HVO: 4.0 Earthquake at Lō‘ihi Results in no Detectable Changes at Kīlauea or Mauna Loa
There were no immediate advisories or warnings issued as a result of a preliminary magnitude-4.0 earthquake reported at 6:44 p.m. on Wednesday, June 2, beneath the Lō‘ihi seamount off Hawai‘i Island.
The earthquake was centered about 26 miles southeast of Nāʻālehu, under Lō‘ihi seamount at a depth of 7 miles, according to the US Geological Survey’s Hawaiian Volcano Observatory.
Moderate shaking was reported and the USGS “Did you feel it?” service received just three felt reports within the first hour of the earthquake.
According to HVO Scientist-in-Charge Ken Hon, the earthquake had no apparent effect on Kīlauea or Mauna Loa volcanoes. “We see no detectable changes in activity at the summits or along the rift zones of Lōʻihi, Kīlauea, or Mauna Loa as a result of this earthquake. Aftershocks are possible and could be felt.” HVO continues to monitor Kīlauea, Mauna Loa, and other Hawaiian volcanoes for any changes.
According to the HVO, Lōʻihi seamount is an active volcano on the seafloor south of Kīlauea Volcano, about 19 miles from the shoreline of the Island of Hawaiʻi. The top of the seamount is about 3,199 feet below sea level. According to the HVO, the volcano consists of a broad summit area marked by three pit craters and two prominent rift zones extending from the summit about 13.6 miles south-southeast and about 9.3 miles north-northeast. The volcano likely has a shallow magma chamber between 0.6 to 1.6 miles deep below the summit.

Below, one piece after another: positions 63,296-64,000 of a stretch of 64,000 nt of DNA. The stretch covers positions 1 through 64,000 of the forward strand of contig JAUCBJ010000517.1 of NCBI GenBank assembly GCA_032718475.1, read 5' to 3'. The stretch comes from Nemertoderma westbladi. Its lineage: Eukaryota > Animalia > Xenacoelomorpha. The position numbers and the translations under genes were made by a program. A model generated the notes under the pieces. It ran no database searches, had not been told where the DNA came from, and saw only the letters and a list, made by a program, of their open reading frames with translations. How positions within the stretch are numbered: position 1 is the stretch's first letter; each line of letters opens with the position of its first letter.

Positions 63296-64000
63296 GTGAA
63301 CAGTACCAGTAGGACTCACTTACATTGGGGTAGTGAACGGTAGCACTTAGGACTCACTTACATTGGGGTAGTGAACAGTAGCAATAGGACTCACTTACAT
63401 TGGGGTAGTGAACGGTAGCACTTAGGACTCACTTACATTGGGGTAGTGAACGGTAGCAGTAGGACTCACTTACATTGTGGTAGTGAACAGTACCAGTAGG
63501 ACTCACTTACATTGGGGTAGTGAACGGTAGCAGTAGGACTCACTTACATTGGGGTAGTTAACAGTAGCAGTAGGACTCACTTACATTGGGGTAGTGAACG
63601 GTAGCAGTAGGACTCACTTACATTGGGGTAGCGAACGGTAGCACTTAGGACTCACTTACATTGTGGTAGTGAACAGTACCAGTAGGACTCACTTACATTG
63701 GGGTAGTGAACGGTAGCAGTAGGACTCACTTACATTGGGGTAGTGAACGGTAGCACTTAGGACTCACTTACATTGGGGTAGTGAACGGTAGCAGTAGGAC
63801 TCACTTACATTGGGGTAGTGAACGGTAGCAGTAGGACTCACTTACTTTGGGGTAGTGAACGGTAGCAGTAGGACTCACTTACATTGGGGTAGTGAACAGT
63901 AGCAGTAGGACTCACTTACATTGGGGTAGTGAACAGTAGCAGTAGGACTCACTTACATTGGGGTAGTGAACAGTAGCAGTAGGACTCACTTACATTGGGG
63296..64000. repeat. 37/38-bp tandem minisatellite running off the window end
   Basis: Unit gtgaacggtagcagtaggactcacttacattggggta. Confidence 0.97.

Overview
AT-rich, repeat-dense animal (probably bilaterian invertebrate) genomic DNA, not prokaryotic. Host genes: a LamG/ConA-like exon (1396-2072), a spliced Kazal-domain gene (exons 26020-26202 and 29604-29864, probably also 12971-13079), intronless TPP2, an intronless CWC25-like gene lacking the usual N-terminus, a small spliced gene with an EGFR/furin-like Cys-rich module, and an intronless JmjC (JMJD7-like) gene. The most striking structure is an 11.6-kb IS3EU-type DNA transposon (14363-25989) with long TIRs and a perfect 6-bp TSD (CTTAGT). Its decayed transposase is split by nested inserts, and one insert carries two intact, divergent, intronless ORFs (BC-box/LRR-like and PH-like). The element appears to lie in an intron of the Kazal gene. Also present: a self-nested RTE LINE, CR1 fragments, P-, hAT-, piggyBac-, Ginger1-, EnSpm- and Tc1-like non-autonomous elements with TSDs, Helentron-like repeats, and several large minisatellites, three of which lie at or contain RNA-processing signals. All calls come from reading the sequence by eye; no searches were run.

In mid-May 2020, HVO detected more than 100 earthquakes beneath Lōʻihi. “The earthquake activity may have represented a brief magmatic intrusion or movement of magmatic fluids within the volcanic edifice,” according to HVO scientists.
The HVO reports that intermittent earthquake activity has been recorded in the vicinity of Lō‘ihi since as early as 1952. “The most energetic earthquake sequence occurred in July-August 1996, which included more than 4,000 earthquakes, with nearly 300 events larger than M3.0 and 95 events in the M4.0 to 4.9 range,” the HVO reports.
More recently, a swarm of 100 earthquakes occurred on May 11, 2020, with 18 events in the M3.0 to 3.9 range, according to the HVO.
There are no working monitoring instruments on Lō‘ihi Volcano, whose peak is about 3,280 feet below sea level. The HVO notes that all real-time information about the volcano is derived from land-based seismometers on the Island of Hawai‘i.